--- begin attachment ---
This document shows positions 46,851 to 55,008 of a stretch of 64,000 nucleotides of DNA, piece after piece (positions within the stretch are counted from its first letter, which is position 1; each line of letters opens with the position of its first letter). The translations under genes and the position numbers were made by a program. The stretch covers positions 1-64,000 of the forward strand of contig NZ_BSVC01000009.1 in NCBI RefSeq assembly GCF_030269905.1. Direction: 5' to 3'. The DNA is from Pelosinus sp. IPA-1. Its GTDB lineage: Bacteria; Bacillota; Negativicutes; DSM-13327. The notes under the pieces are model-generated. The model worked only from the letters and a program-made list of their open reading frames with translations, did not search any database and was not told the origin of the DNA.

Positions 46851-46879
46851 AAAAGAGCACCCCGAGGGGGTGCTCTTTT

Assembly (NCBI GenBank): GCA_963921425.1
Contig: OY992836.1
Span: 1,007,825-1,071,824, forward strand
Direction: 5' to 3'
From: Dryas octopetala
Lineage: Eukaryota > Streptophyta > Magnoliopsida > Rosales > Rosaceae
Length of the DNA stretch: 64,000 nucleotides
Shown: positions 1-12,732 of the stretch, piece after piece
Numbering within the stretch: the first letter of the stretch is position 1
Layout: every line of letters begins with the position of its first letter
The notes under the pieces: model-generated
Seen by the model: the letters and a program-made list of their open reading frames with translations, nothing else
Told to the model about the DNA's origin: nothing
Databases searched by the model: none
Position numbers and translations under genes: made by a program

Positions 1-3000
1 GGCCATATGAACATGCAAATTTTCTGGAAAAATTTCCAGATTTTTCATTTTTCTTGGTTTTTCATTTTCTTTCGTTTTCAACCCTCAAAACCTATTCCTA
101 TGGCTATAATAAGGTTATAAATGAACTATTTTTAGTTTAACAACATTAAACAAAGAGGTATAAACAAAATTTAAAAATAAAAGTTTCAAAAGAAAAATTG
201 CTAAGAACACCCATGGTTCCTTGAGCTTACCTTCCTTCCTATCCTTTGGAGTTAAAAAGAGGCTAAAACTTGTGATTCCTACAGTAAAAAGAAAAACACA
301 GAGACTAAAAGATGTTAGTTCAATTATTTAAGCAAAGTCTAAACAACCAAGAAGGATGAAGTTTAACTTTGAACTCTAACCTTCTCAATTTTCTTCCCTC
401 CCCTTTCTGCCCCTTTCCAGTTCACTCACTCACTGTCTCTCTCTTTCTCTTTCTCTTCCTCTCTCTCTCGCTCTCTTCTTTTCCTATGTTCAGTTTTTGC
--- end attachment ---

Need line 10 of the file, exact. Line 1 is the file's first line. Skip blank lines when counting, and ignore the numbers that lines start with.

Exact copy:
Length of the DNA stretch: 64,000 nucleotides